Friends of the Truckee Library: and#8216;Mind in the Making:’ Communicating |

Friends of the Truckee Library: and#8216;Mind in the Making:’ Communicating

Teri Andrews Rinne
Truckee Children's Services Librarian

EDITOR’S NOTE: This is the fourth is a series, search, Rinne, for previous installments

TRUCKEE, Calif. and#8212; It seems almost magical a newborn, unable to understand or use a single word, will in a few short years know thousands of words. And yet, while language is among our greatest capacities, it is also a weakness for many. When employers were asked about the most important general skills and competencies they look for in new hires that often fall below expectations, there was remarkable uniformity in employers’ top two concerns: Spoken communication skills and written communication skills.

So what happens between the time children are born and time when many enter the workforce lacking these basic skills? According to and#8220;Mind in the Makingand#8221; author Ellen Galinsky, not only do children need to acquire the tools of language and#8212; the ability to comprehend, speak and read words and#8212; but then they need to learn to use those tools with power and precision. It’s the third essential life skill, after focus/self control and perspective taking.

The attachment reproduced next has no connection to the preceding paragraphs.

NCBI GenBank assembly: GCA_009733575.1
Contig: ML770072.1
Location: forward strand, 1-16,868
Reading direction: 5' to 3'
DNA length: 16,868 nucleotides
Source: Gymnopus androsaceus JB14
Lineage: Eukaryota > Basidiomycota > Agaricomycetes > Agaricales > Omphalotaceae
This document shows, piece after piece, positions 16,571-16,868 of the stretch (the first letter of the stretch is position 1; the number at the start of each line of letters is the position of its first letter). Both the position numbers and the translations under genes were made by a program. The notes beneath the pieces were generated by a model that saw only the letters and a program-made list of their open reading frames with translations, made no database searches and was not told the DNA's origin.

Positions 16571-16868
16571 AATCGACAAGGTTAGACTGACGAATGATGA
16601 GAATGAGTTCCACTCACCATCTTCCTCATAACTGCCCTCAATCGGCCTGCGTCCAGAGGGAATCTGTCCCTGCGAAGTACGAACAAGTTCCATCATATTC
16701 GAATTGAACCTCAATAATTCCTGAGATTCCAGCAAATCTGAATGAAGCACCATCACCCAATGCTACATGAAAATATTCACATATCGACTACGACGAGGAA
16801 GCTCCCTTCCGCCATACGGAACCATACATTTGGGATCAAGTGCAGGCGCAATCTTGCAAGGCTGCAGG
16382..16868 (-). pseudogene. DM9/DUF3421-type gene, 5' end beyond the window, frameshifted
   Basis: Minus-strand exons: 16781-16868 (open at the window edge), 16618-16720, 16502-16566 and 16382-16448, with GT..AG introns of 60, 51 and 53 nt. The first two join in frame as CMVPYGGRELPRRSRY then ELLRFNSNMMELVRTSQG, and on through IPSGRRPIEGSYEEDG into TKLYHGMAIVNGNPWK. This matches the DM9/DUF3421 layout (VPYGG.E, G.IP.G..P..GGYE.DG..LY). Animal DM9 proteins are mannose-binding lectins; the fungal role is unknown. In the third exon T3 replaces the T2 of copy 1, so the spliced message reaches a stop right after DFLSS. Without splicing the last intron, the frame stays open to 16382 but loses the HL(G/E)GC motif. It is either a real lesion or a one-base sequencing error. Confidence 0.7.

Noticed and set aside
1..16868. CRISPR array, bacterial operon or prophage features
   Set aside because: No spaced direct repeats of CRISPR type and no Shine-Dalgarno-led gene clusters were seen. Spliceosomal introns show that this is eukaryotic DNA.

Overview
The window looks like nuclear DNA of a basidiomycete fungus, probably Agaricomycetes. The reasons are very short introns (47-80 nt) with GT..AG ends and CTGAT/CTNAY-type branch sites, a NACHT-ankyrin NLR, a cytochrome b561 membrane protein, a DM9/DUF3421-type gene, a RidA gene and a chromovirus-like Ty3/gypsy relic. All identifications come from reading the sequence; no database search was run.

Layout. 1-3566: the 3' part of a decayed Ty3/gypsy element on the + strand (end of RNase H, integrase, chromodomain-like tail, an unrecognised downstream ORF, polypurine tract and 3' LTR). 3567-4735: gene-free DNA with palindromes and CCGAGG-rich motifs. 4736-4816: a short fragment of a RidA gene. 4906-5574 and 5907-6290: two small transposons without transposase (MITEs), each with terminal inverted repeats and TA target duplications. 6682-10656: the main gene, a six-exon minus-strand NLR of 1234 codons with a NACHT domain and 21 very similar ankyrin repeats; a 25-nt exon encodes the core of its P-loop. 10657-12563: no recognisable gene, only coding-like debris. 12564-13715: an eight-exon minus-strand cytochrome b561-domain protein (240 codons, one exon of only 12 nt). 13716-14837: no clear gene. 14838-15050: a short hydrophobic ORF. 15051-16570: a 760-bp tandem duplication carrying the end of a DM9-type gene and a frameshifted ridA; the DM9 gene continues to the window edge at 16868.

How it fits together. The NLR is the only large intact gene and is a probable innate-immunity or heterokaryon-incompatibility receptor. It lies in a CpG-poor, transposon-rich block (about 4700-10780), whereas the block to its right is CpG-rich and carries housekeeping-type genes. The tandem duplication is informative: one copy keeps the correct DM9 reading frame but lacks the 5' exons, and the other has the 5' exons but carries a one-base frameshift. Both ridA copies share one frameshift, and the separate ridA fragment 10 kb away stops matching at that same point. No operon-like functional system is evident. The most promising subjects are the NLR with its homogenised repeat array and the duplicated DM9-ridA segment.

Not surprisingly, there is overlap between each of the life skills covered so far. Once again, the executive functions of the brain, as governed by the prefrontal cortex, come in to play. Communicating well involves reflecting upon the goal of what we want to communicate and inhibiting our point of view so we can understand the viewpoints of others. Communicating involves much more than understanding language, speaking, reading and writing and#8212; it is the skill of determining what one wants to communicate and realizing how our communications will be understood by others.

Galinsky reviews the voluminous research findings and shares the early childhood practices most predictive of children’s language and literacy skills acquisition. 1. While reading books or talking at the dinner table, parents talk about issues that go beyond the here and now. 2. Parents use a sophisticated vocabulary. 3. There is support for children’s literacy: Book and literature-rich environment where parents read to children regularly and provide pencils, paper and crayons and encourage children to write.

Galinsky also provides a plethora of detailed suggestions to help promote communicating with children. Space constraints prevent me from doing more than a cursory listing of suggestions, but the book provides much detail about each one: Create an environment at home where words, reading and listening are important. Narrate your children’s experiences with parent-talk, parent-look, and parent-gesture. Use extra talk and talk that goes beyond the here and now. Tie your talk to what is interesting to children. Tell stories about your life and ask your children to tell stories about theirs. Read, read, and read some more with your child (a librarian’s favorite!). Play with word sounds. Encourage your children to write. Select early childhood programs where communication skills are emphasized. Give children access to many forms of media communication. Continue to promote the skills of focus and self-control. Emphasize effective communication in school-age children. Next time: Making connections.

Truckee Library, 10031 Levon Ave., 530-582-7846,

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